Another Block of Blight: 1801-1819 Lemmon Street

Another little alley street that’s been abandoned by its owners.

Property Address:  1801 Lemmon Street, Baltimore, MD 21223

Property Owner:  John D’Anna, same address.

Clearly nobody is living here, as it’s a vacant abandoned lot where people are dumping their garbage:

1801 Lemmon Street

Property Address:  1803 Lemmon Street, Baltimore, MD 21223

Property Owner:  Houses R Us, Same Address.  (The only corporation in Maryland with this same name is not in good standing with the State, and its corporate charter has been forfeited.)

1803 Lemmon Street

1805 Lemmon Street, Baltimore, MD 21223

Property Owner:  Baltimore City Investors, LLC, PO Box 868/1061 Turkey Point Road, Edgewater, MD 21037

Registered Agent for Baltimore City Investors, LLC:  David C. Barclay, 170 Jennifer Road, Suite 200, Annapolis, MD 21041

1807 Lemmon Street, Baltimore, MD 21223

Property Owner: James Harold, 14805 Empire Street, Woodbridge, VA 21093

1809 Lemmon Street, Baltimore, MD 21223

Property Owner:  Richard Allen Van Dyke, same address (Listed as principal residence, despite it being abandoned and fire-damaged.)

1811 Lemmon Street, Baltimore, MD 21223

Property Owner:  Harold James, same address.

1813 Lemmon Street, Baltimore, MD 21223

Property Owner:  Assefa Redai Berhe and Akberet Y Berhe, 1681 Kirkwood Road, Baltimore, MD 21207

1815 Lemmon Street, Baltimore, MD 21223

Property Owner: Assefa Redai Berhe and Akberet Y Berhe, 1681 Kirkwood Road, Baltimore, MD 21207/911 Washington Boulevard, Baltimore, MD 21230

1817 Lemmon Street, Baltimore, MD 21223

Property Owner: Redai Berhe and Akberet Y Berhe, 1681 Kirkwood Road, Baltimore, MD 21207

1819 Lemmon Street, Baltimore, MD 21223

Property Owner: Redai Berhe and Akberet Y Berhe, 1681 Kirkwood Road, Baltimore, MD 21207

1805-1819 Lemmon Street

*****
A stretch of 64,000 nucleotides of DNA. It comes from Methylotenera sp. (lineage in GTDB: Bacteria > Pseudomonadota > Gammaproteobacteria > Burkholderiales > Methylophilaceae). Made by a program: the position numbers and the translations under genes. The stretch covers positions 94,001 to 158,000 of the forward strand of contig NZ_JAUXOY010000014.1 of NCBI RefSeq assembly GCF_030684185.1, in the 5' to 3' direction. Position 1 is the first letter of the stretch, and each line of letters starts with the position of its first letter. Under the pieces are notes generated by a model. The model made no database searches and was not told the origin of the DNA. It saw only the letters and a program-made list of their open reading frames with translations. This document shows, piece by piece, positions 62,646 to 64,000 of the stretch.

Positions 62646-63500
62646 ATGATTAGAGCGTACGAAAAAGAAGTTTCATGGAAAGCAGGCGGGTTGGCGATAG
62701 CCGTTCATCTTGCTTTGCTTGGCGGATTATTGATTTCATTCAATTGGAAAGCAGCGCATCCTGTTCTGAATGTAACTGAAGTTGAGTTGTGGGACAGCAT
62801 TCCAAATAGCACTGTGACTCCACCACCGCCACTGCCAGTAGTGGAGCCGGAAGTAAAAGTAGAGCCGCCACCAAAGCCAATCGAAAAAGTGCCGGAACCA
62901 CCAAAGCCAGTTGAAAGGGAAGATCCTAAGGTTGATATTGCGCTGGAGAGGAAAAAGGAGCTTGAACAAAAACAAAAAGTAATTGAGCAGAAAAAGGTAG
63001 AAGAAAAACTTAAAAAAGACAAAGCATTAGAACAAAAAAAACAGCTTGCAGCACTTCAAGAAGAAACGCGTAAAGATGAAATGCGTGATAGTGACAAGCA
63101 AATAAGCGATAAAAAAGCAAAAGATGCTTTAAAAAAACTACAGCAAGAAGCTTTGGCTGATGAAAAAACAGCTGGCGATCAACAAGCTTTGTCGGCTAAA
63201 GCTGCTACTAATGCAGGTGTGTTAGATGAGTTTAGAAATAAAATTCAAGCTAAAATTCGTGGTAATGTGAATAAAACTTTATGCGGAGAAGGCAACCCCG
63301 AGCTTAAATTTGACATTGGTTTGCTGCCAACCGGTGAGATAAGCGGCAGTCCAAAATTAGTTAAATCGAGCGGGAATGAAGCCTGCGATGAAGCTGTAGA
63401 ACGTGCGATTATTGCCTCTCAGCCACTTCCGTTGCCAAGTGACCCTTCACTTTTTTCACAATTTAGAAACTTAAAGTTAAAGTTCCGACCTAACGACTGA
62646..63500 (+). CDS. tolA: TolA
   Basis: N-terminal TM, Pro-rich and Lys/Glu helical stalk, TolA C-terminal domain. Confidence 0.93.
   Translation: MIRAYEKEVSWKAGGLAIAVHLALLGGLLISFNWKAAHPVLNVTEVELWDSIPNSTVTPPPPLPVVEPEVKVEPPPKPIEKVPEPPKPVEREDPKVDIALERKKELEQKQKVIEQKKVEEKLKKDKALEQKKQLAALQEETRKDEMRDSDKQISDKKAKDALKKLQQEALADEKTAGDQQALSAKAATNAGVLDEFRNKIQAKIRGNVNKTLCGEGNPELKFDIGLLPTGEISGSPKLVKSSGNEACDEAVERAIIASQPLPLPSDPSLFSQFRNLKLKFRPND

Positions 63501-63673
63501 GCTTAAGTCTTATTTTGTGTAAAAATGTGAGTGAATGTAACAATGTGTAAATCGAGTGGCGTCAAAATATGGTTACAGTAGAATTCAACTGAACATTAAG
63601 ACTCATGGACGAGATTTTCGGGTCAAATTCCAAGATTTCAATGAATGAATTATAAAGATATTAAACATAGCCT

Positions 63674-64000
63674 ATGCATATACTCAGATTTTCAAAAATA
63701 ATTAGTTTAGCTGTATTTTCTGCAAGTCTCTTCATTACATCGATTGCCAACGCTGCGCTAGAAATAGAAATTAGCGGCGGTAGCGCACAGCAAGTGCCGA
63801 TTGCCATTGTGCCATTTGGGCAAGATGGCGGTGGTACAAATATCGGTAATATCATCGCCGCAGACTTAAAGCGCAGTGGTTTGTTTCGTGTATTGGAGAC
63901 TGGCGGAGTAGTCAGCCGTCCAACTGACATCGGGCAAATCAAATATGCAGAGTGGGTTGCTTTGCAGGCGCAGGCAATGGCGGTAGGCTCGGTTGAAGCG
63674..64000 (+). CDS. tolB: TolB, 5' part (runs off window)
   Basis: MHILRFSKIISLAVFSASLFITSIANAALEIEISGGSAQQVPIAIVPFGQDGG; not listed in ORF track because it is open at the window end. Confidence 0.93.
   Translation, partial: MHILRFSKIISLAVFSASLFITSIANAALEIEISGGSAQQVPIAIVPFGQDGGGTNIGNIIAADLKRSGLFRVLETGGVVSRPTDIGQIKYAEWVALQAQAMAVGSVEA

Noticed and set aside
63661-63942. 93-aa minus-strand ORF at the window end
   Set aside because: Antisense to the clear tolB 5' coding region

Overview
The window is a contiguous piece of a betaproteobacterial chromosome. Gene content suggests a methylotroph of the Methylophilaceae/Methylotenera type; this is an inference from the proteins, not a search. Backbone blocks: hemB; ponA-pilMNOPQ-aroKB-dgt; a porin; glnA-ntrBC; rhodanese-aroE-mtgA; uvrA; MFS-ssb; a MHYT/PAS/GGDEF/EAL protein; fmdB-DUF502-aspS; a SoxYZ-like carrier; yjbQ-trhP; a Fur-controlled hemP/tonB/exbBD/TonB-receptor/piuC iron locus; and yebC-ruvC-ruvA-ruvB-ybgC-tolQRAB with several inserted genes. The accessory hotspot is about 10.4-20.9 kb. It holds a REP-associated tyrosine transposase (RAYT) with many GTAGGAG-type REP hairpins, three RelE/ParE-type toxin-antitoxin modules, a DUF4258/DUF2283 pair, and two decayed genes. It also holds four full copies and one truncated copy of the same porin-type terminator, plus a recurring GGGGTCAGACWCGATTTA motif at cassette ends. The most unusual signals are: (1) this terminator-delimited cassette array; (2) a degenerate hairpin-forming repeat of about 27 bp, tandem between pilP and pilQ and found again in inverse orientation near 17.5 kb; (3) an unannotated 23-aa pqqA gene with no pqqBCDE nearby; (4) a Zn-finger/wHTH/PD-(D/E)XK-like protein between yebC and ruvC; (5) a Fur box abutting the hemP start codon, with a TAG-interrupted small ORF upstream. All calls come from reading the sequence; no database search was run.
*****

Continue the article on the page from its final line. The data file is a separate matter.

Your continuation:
City Council District and Contact for all properties:  District 9, “Pistol” Pete Welch

5 comments

  1. BestCrabCakeEver

    Feel sorry for someone who owns a house in the middle of a block of boarded up blights. Could turn one’s own house into a Taj Mahal but it would still be worthless. Uninsurable with any conventional insurer. Unrentable. Continually damaged by water leaks from the surrounding boardups. Etc.

    • slumlordwatch

      Yes. Sort of how I feel sorry for people who live next to shells being worked on by “developers” who work without permits, and cause structural damage to their next-door neighbor’s home.

  2. Cindy

    Please forgive my ignorance, but I am trying to wrap my mind around why so many houses in this area are abandoned. At some point in time there was population in place to warrant building the houses. Where do ppl live if not in all these houses, or where did whole neighborhoods of ppl go to and why did they leave? (Please excuse my country mouse ignorance)

    • Baltimore Slumlord Watch

      A lot of our neighborhoods emptied out due to “white flight” and blockbusting by real estate speculators during the 1950s and 60s, and then emptied out again when the good manufacturing jobs left the city. People tend to go where the jobs are, and jobs in Baltimore are scarce and don’t pay particularly well when you compare the salaries to what you would get for the same job in other cities.

      In present day Baltimore, people tend to leave because of the high property taxes, crime, and poorly performing school system. For renters and homeowners alike, the return on investment isn’t high enough to make it worth the struggle to live here, unless you happen to be able to afford to live in one of our wealthier neighborhoods. Baltimore is a poor city, with 58% of the population earning less than $50,000 a year — the median hovers around $40,000, which is almost half the state median income.

  3. Pingback: Let’s Talk About Trash | Baltimore Slumlord Watch

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